Jennifer Jo Cobb not approved by NASCAR to run Talladega Cup race
NASCAR denied approval for Jennifer Jo Cobb to drive in Sunday’s Cup race at Talladega Superspeedway, forcing Rick Ware Racing to find another driver for the No. 15 car.
The team announced April 13 that Cobb would make her Cup debut in the No. 15 car at Talladega Superspeedway. She would have been the first female to compete in a Cup race since Danica Patrick drove in the 2018 Daytona 500.
Car owner Rick Ware issued a statement Monday: “We’ve been informed by the sanctioning body that Jennifer is not approved to compete in the NASCAR Cup Series event at Talladega Superspeedway this coming weekend. This is an unfortunate situation, but as a team we support NASCAR’s decision to uphold the sanctioning (body’s) rules and regulations.”
NBC Sports has reached out to Cobb for comment.
Section 126.96.36.199.b of the Cup Rule Book states that drivers must outline their previous racing experience to the NASCAR Resume Committee, which will determine if the driver is approved for competition.
The rule also states: “Any previously approved driver who has not competed for at least one year must resubmit the Driver Information and Record application.”
Because Cobb had not competed in Cup, she had to submit for approval for that series.
Cobb’s limited Xfinity starts in recent years and her performance raised issues even though she has made 217 Camping World Truck Series starts, including nine starts at Talladega. Cobb’s best finish in a Truck at Talladega was 11th in 2018. She has been with underfunded teams in her career. Her incident with Norm Benning this past weekend during the Truck race at Richmond Raceway had no bearing on this decision.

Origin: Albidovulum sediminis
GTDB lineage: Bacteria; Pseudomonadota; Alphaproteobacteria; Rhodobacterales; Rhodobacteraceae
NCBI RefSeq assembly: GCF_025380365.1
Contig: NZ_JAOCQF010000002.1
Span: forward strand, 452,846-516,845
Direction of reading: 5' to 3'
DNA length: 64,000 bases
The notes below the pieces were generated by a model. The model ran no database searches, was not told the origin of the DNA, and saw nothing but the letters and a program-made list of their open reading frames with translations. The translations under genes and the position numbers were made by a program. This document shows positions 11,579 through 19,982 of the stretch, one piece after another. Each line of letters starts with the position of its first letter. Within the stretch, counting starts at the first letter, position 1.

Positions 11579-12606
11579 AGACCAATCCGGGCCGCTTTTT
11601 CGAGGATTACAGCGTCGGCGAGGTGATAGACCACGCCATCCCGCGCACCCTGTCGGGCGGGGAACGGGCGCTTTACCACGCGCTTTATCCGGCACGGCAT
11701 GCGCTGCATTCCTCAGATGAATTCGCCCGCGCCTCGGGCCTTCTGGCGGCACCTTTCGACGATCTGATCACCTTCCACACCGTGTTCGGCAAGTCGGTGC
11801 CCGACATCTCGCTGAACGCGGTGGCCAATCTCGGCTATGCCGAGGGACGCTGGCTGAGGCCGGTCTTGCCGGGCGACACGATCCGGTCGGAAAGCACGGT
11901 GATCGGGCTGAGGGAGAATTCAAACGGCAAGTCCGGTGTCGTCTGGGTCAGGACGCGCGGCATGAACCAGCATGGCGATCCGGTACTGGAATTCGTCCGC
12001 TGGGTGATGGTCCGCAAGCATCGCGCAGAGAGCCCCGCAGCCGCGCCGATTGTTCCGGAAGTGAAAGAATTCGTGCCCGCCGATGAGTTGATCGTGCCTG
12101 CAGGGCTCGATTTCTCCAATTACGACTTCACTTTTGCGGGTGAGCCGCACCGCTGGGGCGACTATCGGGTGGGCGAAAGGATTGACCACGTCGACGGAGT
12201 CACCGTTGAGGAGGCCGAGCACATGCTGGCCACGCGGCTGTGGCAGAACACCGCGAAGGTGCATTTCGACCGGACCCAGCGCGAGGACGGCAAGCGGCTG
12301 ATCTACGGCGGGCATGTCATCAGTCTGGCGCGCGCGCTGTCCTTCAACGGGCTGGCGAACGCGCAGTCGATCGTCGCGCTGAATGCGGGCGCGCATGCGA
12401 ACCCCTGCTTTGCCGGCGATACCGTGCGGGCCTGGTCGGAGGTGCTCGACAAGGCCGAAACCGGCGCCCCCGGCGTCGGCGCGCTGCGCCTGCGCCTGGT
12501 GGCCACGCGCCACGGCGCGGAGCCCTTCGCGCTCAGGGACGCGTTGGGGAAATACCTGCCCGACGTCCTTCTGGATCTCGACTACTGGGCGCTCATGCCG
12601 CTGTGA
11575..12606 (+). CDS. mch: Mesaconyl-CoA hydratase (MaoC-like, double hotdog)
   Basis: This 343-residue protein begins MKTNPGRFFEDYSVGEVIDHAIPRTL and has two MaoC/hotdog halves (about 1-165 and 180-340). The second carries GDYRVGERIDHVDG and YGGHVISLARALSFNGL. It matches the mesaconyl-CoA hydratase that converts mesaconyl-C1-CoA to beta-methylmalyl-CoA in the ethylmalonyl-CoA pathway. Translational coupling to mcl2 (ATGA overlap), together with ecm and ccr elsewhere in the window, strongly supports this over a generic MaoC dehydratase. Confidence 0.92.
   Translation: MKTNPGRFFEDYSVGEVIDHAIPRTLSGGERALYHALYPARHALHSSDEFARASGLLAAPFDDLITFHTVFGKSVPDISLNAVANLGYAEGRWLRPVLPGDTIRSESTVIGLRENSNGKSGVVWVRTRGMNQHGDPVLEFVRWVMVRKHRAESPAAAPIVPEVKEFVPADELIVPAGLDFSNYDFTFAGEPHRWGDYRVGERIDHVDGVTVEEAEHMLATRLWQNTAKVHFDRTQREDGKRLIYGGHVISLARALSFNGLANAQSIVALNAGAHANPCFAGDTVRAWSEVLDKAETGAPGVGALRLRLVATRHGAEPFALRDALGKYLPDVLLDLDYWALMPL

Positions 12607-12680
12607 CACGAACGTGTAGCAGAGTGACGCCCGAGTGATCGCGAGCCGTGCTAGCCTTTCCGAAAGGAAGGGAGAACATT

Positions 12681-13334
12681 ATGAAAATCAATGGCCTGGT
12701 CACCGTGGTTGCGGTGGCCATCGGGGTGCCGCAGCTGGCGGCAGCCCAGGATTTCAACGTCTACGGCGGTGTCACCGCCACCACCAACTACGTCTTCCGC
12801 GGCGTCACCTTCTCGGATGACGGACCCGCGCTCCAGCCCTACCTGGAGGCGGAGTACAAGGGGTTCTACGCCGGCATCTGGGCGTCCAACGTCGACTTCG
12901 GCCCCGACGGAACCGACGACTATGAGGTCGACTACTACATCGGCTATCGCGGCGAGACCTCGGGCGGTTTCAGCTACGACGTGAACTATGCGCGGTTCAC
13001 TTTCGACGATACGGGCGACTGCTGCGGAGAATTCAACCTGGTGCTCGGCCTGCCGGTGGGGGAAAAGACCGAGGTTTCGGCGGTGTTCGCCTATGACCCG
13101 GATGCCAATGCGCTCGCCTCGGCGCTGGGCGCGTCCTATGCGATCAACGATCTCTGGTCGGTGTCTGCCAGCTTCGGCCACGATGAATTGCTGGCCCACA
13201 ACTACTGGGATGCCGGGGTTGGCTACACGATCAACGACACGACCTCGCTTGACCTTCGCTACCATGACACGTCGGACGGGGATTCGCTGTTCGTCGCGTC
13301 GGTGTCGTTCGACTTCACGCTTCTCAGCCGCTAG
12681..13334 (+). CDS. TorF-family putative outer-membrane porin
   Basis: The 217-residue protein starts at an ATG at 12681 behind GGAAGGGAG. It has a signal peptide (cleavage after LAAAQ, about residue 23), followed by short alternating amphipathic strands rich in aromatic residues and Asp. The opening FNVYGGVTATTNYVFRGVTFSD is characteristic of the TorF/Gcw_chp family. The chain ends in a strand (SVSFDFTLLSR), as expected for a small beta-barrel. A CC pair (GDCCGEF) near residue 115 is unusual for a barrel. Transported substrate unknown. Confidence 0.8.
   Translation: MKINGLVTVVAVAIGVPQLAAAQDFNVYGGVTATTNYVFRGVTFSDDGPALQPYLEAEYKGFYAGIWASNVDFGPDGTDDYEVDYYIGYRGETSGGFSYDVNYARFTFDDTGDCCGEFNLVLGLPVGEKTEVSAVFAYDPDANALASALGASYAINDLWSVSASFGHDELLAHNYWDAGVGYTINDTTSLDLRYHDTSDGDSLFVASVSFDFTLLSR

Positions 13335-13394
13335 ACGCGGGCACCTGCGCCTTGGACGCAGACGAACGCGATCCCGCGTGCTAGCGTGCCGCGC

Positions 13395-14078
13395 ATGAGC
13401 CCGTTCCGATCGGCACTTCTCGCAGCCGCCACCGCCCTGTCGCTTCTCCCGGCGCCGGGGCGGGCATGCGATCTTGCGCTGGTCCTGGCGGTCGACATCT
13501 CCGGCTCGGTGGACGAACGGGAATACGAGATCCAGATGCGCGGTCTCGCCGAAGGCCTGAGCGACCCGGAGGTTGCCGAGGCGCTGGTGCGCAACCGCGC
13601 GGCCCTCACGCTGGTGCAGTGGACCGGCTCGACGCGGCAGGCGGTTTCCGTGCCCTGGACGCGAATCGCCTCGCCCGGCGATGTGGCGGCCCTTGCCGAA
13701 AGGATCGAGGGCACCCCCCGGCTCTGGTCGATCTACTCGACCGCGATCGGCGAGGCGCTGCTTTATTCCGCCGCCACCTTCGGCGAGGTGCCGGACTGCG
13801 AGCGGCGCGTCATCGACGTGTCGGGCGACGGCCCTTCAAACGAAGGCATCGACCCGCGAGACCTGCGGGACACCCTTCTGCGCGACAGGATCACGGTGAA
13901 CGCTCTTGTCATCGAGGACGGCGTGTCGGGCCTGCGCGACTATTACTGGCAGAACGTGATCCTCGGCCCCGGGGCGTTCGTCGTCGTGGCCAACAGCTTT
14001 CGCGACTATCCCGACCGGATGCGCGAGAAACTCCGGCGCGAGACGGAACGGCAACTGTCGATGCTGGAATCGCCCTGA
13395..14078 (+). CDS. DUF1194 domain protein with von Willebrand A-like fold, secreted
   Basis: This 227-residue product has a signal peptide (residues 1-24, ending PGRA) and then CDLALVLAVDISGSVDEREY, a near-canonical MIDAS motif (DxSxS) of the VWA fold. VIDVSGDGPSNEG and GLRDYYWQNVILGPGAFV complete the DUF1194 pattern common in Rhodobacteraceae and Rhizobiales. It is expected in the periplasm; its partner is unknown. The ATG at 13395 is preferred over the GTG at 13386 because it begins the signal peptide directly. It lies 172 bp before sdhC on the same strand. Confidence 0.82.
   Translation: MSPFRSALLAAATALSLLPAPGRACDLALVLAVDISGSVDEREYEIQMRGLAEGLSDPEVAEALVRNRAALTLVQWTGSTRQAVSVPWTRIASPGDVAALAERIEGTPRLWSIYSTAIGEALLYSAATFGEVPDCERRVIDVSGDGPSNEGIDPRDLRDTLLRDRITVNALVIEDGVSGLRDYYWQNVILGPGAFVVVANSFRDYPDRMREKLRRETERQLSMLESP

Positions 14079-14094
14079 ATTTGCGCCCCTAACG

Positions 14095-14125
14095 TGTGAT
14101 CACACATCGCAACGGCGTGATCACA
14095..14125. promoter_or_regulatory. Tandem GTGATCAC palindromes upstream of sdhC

Cobb has one top-10 finish in the Truck Series. That came in 2011. She placed sixth in the season-opening race at Daytona International Speedway.
She has made three Xfinity starts since 2016 and none since 2018. Her last Xfinity start was April 28, 2018 at Talladega. She finished 29th in the 40-car field. Her only other Xfinity start at Talladega was in 2011. She finished 37th in the 43-car field for car owner Rick Ware. She was eliminated in a 21-car crash.
NASCAR has looked to strengthen its requirements for each series, particularly Cup in recent years.
In 2018, NASCAR permitted Tanner Berryhill to compete in the final two Cup races, including the championship race, even though he had never started a Cup race before and had last run in the Xfinity Series in 2014. Questions were raised about allowing any driver with such limited NASCAR experience in recent years to compete in a Cup race, let alone a playoff event.
Berryhill, driving for an underfunded team making its second series start, finished 31st at Phoenix after causing two caution flags, one for a spin and another for an accident. He ran to the finish the following week in the title race at Miami and placed 38th.
Earlier this season, NASCAR permitted former 1990 Daytona 500 winner Derrike Cope to compete in the season-opening race even though the 62-year-old had not run in a Cup race since 2018. It marked his 428th Cup starts. He was eliminated in a crash after three laps.